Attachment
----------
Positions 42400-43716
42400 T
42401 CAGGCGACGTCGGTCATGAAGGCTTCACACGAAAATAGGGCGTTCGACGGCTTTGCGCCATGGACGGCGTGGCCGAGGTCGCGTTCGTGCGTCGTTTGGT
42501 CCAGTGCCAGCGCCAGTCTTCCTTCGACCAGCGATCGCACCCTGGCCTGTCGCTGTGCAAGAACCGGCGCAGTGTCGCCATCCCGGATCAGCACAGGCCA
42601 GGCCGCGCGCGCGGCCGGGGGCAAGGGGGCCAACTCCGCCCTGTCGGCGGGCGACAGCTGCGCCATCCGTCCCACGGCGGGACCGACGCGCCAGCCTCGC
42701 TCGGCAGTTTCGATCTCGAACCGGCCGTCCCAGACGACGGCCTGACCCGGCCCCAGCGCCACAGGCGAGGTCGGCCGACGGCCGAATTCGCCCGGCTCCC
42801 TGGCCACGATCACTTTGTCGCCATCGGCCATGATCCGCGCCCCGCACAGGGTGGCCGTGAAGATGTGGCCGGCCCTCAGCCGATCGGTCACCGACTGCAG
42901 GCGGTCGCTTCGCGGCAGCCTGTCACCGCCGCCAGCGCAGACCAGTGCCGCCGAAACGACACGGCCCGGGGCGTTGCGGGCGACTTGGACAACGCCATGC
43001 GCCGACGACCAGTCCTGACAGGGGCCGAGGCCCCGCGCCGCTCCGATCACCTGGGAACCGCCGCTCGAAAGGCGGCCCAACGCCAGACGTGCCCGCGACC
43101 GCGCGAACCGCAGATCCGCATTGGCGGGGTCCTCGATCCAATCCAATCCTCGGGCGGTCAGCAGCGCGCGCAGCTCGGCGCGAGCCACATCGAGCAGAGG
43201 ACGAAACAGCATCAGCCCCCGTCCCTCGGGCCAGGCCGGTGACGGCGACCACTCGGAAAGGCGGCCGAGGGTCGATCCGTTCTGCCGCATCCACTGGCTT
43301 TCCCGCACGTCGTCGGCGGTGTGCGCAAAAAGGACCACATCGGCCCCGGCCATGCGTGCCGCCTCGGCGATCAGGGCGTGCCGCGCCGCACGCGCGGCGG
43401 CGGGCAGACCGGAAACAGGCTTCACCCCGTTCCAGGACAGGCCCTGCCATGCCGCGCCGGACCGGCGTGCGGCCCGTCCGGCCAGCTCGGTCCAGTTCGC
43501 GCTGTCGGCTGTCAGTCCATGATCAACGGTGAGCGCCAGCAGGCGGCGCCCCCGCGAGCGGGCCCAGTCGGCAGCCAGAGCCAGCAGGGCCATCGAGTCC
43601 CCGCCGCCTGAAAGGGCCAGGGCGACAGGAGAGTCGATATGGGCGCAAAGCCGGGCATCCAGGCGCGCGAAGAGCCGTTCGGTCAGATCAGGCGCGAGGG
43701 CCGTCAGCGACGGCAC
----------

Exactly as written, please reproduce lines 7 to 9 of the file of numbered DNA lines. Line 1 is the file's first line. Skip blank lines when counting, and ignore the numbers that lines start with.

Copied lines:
42801 TGGCCACGATCACTTTGTCGCCATCGGCCATGATCCGCGCCCCGCACAGGGTGGCCGTGAAGATGTGGCCGGCCCTCAGCCGATCGGTCACCGACTGCAG
42901 GCGGTCGCTTCGCGGCAGCCTGTCACCGCCGCCAGCGCAGACCAGTGCCGCCGAAACGACACGGCCCGGGGCGTTGCGGGCGACTTGGACAACGCCATGC
43001 GCCGACGACCAGTCCTGACAGGGGCCGAGGCCCCGCGCCGCTCCGATCACCTGGGAACCGCCGCTCGAAAGGCGGCCCAACGCCAGACGTGCCCGCGACC